“You have to be humble, optimistic, and open-minded,” says Bertrand Berlureau, Senior Product Designer at iMSA. Using effective UX research, you can root out bias or assumptions, and follow real human behavior to inform product decisions.
According to Sinéad, you should consider these questions early in the design process:
- “What are your assumptions?”
- “What are some of the assumptions you’ve been making about your end-users and product without any evidence?”
- “What are the anecdotes or coincidental pieces of information that you hold, and how can you challenge them?”
Biases can subconsciously affect research and UX design, and it can be tricky to identify them. The first step to overcoming cognitive biases is by being aware of them. Head to chapter three of our cognitive biases guide to discover how.
Test and validate concepts
The power of UX research is that it can prove you right or wrong—but either way, you’ll end up knowing more and creating a product that provides a better user experience. For Bertrand, an idea without a test is just an idea. So, before the design process, his team starts with these user research methods:
- Face-to-face and remote user interviews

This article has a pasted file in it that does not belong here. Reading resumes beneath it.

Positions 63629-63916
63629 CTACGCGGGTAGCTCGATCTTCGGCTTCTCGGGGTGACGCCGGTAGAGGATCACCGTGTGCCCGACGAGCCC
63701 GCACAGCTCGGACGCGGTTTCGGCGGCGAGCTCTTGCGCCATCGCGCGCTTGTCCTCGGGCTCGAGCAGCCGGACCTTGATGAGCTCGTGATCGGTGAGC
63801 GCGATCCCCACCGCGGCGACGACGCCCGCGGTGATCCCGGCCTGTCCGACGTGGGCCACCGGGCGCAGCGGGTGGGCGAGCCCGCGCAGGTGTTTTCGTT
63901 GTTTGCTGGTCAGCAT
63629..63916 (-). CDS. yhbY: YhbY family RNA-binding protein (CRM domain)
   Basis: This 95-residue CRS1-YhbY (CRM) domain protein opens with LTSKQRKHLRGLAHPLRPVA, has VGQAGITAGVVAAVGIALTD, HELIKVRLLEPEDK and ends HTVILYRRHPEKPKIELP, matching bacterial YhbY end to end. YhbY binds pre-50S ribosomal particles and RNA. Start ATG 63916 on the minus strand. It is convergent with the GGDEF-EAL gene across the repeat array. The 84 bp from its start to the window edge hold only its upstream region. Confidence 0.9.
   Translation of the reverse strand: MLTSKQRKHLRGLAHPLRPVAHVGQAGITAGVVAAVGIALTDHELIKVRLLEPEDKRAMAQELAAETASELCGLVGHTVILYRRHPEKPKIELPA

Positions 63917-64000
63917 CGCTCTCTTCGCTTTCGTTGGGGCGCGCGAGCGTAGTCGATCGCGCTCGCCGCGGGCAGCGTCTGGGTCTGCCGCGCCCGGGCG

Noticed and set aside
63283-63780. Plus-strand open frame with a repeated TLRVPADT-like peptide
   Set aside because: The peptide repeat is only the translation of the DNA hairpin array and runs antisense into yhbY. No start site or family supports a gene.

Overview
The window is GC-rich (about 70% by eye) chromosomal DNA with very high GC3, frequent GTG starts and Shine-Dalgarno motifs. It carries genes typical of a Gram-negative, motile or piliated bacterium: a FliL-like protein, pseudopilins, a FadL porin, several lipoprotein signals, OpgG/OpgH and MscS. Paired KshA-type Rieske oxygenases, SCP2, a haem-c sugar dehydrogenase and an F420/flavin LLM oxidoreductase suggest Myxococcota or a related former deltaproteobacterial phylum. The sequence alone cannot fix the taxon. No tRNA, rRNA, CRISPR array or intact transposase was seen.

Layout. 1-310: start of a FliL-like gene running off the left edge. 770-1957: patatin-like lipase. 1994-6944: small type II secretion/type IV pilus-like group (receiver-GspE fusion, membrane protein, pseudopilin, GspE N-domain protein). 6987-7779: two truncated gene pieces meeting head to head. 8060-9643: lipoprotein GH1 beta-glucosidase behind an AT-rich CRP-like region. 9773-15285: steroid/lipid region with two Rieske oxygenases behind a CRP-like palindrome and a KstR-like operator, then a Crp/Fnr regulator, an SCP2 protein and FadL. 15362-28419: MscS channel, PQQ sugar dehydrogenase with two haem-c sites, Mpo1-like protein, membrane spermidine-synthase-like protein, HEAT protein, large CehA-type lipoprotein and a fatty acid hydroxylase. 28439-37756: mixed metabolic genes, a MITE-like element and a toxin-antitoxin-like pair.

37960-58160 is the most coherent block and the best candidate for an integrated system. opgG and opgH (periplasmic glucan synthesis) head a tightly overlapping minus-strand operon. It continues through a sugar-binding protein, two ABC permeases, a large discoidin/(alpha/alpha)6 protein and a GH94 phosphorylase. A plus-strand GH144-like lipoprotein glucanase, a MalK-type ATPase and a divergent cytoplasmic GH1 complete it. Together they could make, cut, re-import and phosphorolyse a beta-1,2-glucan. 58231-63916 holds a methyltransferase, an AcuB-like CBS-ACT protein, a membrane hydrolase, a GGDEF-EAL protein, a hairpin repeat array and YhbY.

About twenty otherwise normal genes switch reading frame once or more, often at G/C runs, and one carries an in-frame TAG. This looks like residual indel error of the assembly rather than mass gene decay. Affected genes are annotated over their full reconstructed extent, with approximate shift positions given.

- Focus groups
- Co-creativity sessions through design sprints, quick prototyping, and hypothesis concepts
- User testing
UX research is the only way to unequivocally confirm your product is solving the right problem, in the right way. By speaking directly to real users, you can pinpoint what ideas to focus on, then validate your proposed solution, before investing too much time or money into the wrong concept.
Work on solutions that bring real value to customers
Another main benefit of UX research is that it allows product teams to mitigate risk and come up with products users want to use. “One of the main risks we need to control is whether users actually want to use a solution we've implemented,” explains Luke Vella, Group Product Manager at Maze. “UX research helps us reduce this risk, allowing us to build solutions that our customers see as valuable and make sure that they know how to unlock that value.”